The textiles of the tribals of central India too have their own distinct identity. Clothes were designed to establish identity. The tribes of central India Spin and weave thick ivory colored yarn with madder red borders and end piece reflecting images from their lives birds, flowers, trees, deer and even airplanes decorate these cloths. In Odisha ceremonial cloths to be worn by the priest or priestess are required to be of a certain color. Each color has an auspicious meaning and unity of community is expressed through the similarity of dress and adornment.
Tribal and indigenous arts related to specific cultural traditions of various communities could be termed as people’s art as opposed to the more stylized classical arts that evolved within the Hindu social system. These forms were the result of influences from different parts of the world. Some of these were the result of influences from different parts of the world. Some of these came from trade and historical events. There was also a gradual change in craft practices because of industrialization and technological and cultural pressures from dominant economic groups within and outside India.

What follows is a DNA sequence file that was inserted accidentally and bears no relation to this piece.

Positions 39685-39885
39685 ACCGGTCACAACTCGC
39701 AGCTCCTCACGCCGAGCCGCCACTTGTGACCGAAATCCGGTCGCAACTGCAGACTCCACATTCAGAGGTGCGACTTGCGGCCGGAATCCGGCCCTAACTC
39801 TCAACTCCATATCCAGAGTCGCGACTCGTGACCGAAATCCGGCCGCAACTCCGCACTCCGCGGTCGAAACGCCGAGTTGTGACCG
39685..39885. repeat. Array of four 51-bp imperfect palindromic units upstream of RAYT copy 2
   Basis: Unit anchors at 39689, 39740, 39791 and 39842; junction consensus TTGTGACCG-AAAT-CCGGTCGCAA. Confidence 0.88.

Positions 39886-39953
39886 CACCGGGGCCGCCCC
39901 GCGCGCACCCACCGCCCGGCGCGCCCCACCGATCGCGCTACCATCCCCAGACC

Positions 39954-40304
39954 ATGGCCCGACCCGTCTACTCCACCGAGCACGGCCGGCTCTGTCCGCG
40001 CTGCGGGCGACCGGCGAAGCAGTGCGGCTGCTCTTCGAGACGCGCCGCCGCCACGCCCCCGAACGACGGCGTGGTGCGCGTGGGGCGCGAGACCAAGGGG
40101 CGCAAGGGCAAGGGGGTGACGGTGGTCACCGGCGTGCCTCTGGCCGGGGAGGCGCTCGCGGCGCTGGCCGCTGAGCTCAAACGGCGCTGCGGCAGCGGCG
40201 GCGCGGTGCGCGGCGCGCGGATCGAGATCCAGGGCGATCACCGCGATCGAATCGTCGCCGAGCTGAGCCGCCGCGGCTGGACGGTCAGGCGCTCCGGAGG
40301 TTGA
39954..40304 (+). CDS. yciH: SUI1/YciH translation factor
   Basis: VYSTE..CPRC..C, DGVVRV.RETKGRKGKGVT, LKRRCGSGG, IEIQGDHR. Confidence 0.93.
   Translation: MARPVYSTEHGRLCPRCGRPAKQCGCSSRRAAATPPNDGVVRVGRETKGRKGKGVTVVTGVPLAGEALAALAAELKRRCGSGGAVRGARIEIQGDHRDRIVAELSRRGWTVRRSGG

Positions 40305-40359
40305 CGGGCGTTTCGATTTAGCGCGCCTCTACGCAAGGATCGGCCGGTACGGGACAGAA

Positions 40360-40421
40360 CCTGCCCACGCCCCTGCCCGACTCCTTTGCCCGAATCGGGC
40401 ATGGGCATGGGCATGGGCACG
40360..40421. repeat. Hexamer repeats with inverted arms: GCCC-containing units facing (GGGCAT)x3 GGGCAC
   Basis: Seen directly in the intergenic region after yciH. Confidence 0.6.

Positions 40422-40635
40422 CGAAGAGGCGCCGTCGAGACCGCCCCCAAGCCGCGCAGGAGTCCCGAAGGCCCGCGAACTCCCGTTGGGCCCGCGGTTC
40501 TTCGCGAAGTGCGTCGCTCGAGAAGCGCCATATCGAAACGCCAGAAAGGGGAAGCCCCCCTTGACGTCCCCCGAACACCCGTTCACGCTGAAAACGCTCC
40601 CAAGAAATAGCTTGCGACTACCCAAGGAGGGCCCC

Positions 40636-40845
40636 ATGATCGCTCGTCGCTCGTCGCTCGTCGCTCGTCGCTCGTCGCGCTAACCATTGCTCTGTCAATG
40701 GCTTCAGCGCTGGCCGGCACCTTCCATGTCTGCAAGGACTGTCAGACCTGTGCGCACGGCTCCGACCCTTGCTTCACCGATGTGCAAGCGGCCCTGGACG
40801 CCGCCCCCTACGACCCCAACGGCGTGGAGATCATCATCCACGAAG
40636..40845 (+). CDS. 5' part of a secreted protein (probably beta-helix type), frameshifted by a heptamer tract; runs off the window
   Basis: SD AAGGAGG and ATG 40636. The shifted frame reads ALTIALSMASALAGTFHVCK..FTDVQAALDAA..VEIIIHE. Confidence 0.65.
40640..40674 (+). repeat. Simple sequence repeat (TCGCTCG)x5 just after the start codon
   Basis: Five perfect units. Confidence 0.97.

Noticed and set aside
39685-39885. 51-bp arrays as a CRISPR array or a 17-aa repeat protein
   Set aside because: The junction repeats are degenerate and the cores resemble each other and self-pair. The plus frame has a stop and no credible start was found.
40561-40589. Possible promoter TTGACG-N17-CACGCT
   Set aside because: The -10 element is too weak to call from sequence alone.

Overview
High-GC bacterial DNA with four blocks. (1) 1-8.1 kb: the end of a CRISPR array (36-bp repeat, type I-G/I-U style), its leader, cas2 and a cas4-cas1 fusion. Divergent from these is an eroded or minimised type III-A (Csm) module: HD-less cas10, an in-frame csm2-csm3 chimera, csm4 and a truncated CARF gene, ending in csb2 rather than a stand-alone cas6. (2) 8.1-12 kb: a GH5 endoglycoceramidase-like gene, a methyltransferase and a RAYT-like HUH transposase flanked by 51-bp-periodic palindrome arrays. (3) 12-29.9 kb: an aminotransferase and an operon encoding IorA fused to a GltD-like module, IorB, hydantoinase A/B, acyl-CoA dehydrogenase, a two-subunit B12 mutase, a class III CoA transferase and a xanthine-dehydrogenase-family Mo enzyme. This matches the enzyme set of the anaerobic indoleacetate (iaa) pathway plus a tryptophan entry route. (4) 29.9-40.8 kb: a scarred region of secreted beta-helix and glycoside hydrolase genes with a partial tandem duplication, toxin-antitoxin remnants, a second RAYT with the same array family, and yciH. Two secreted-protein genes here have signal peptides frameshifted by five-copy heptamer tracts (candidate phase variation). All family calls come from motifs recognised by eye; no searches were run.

Despite the many changes India’s crafts have been cradled and nurtured by the caste system which divided professional groups into sections that unfortunately became vertically hierarchical. Those who worked with their hands in artisan skills were denied easy access to the asks assigned to the upper castes. While socially and psychologically detrimental it locked artisan skills in place and ensured the transmission of this knowledge from generation to generation. In the absence of any alternative it thereby preserved techniques and processes that might otherwise have been lost by the wayside. Even today the prajapati or Kumhar the Vankar or bunker the Ashari, and all the other identified and categorized artisans are divided and recognized by the caste groupings whether they continue to practice their skill or not.
In the arts of India by GCM Birdwood the author cites the nineteenth chapter of the second section of the Ramayana the Ayodhya Kanda to list the inhabitants of the city who are represented as participating in the procession with Bharat to seek Ram. They are the trade guilds of artisans the jewelers, potters, ivory-workers, perfumers, goldsmiths, weavers, carpenters, braziers, painters, musical instrument makers, armourere, curriers, blacksmith, coppersmiths, sculptors, crystal cutters, glassmakers, inlayers and other all in the form of guilds.